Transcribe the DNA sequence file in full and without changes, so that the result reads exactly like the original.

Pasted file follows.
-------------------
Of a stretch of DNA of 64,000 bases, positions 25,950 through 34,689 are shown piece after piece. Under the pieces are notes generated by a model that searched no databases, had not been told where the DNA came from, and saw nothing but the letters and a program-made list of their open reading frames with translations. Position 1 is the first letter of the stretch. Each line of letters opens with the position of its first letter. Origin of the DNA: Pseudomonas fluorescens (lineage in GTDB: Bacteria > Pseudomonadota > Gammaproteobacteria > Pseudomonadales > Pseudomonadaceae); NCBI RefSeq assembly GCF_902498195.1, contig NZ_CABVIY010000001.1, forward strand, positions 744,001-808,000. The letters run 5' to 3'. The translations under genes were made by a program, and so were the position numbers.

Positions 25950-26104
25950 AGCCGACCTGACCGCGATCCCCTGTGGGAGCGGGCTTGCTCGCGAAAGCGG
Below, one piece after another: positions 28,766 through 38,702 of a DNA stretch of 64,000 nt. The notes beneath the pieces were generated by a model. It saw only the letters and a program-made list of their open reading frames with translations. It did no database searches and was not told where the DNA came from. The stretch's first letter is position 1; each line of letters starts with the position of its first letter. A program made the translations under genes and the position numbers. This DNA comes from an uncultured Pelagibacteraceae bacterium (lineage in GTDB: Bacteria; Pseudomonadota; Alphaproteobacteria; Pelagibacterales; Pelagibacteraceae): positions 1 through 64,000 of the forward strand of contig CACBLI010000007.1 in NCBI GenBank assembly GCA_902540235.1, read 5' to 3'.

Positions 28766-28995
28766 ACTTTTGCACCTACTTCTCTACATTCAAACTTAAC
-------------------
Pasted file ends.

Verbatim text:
Of a stretch of DNA of 64,000 bases, positions 25,950 through 34,689 are shown piece after piece. Under the pieces are notes generated by a model that searched no databases, had not been told where the DNA came from, and saw nothing but the letters and a program-made list of their open reading frames with translations. Position 1 is the first letter of the stretch. Each line of letters opens with the position of its first letter. Origin of the DNA: Pseudomonas fluorescens (lineage in GTDB: Bacteria > Pseudomonadota > Gammaproteobacteria > Pseudomonadales > Pseudomonadaceae); NCBI RefSeq assembly GCF_902498195.1, contig NZ_CABVIY010000001.1, forward strand, positions 744,001-808,000. The letters run 5' to 3'. The translations under genes were made by a program, and so were the position numbers.

Positions 25950-26104
25950 AGCCGACCTGACCGCGATCCCCTGTGGGAGCGGGCTTGCTCGCGAAAGCGG
Below, one piece after another: positions 28,766 through 38,702 of a DNA stretch of 64,000 nt. The notes beneath the pieces were generated by a model. It saw only the letters and a program-made list of their open reading frames with translations. It did no database searches and was not told where the DNA came from. The stretch's first letter is position 1; each line of letters starts with the position of its first letter. A program made the translations under genes and the position numbers. This DNA comes from an uncultured Pelagibacteraceae bacterium (lineage in GTDB: Bacteria; Pseudomonadota; Alphaproteobacteria; Pelagibacterales; Pelagibacteraceae): positions 1 through 64,000 of the forward strand of contig CACBLI010000007.1 in NCBI GenBank assembly GCA_902540235.1, read 5' to 3'.

Positions 28766-28995
28766 ACTTTTGCACCTACTTCTCTACATTCAAACTTAAC